Encouraging News on the Retirement Front
With all the doom and gloom surrounding America’s retirement savings crisis, we’ll take any good news we can get.
The Employee Benefit Research Institute issued two pieces of news this week that lead us to believe we won’t be reduced to eating dog food in retirement after all.
The first bit of encouraging news was the EBRI report that states the percentage of workers who participate in an employment-based retirement plan increased in 2013, the first such increase since 2010. More specifically, the percentage of all workers participating in their employers’ retirement plan inched upward to 40.8 percent in 2013 from 39.7 percent in 2010. That’s an increase of slightly more than one percentage point, but an increase nonetheless.
The number of workers participating in retirement plans rose to 74.2 million in 2013, which was the highest number since 2007. Each category of workers was at its highest level of participation since 2008.
EBRI had a relatively simple answer for the uptick – a slowly improving economy and employment rate in the aftermath of the great recession.
“Other underlying factors also have an impact, but higher employment generally leads to higher levels of retirement plan participation,” said Craig Copeland, EBRI senior research associate and author of the report.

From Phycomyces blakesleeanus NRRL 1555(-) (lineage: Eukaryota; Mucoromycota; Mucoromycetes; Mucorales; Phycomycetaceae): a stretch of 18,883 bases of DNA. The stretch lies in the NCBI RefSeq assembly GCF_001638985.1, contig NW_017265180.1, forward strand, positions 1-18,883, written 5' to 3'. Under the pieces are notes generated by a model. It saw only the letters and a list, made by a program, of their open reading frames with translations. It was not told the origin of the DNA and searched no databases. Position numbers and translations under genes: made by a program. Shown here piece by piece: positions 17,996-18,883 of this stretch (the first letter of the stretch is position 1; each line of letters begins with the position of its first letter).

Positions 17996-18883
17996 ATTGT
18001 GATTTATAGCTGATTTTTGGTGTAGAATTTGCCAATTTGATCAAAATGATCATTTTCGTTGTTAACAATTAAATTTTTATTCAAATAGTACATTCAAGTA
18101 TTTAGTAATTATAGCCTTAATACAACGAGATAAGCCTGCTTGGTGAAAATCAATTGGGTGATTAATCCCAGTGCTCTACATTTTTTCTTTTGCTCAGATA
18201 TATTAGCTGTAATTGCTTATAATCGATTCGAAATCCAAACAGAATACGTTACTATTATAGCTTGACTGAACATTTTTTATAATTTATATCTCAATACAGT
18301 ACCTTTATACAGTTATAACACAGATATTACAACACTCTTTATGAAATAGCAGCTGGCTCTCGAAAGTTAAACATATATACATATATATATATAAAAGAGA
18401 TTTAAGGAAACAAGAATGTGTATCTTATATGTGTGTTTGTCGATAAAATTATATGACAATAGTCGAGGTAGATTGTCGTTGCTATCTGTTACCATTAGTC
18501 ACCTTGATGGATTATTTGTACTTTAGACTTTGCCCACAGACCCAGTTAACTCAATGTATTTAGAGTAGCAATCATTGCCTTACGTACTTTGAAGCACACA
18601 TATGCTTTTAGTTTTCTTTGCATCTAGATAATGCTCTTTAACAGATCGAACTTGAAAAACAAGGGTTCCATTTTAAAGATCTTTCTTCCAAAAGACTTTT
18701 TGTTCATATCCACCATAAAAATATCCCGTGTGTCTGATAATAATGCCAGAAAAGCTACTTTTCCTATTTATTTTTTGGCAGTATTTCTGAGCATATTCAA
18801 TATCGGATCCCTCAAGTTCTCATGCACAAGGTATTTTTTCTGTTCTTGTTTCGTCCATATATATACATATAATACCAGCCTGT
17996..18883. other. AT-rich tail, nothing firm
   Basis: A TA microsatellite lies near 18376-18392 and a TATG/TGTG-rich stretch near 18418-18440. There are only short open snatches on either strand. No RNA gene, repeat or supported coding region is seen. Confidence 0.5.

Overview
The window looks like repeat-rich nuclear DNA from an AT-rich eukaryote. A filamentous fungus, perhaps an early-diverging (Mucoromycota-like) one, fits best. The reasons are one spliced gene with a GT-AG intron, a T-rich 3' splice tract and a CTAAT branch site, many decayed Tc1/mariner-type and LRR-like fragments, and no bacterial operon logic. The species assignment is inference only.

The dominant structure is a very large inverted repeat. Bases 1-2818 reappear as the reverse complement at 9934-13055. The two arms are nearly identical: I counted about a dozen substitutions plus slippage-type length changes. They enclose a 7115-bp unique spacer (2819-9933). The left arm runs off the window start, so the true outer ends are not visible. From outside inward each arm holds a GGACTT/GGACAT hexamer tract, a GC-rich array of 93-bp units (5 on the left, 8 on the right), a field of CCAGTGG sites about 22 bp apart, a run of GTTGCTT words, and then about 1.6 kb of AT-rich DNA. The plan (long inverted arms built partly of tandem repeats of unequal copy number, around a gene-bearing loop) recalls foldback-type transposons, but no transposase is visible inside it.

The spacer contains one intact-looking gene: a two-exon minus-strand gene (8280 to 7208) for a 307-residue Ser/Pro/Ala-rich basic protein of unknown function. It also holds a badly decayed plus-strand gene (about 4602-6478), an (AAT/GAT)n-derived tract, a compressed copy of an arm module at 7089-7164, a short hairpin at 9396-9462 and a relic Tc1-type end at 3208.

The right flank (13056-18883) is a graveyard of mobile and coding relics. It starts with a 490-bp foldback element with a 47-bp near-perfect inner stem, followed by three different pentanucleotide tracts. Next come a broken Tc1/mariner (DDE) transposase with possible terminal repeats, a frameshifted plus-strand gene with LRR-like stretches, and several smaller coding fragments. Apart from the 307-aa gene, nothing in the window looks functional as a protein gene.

The second bit of positive news was EBRI’s report saying that the amount of savings that Americans need to accumulate just to meet health care needs in retirement has gone down. Thanks to enhanced prescription drug coverage mandated by the Affordable Care Act, the EBRI found that the savings target declined between 2 percent and 10 percent between 2013 and 2014. As the EBRI explains it, a man would need $116,000 and a woman would need $131,000 in 2014 if they wanted a 90 percent chance of having enough money saved for health care expenses in retirement.
But along with this positive news came a caveat: Retirees may pay a greater share of their overall costs in the future because of the combination of Medicare’s financial condition and cutbacks to employment-based retiree health programs.
In addition, many individuals will need to save more to cover health care costs, because the report doesn’t factor in the cost of long-term care nor did it take into account the number of people who retire prior to becoming eligible for Medicare.
These two reports are encouraging news, but they don’t paint an overly rosy picture of the retirement savings scene. Americans are still lagging behind in accumulating the funds they will need to pay for a retirement that could last upward of 30 years. And they are faced with conflicting views on how to invest the funds they have managed to save. No matter how many encouraging reports are out there, people still need professional advice to guide them toward and through retirement.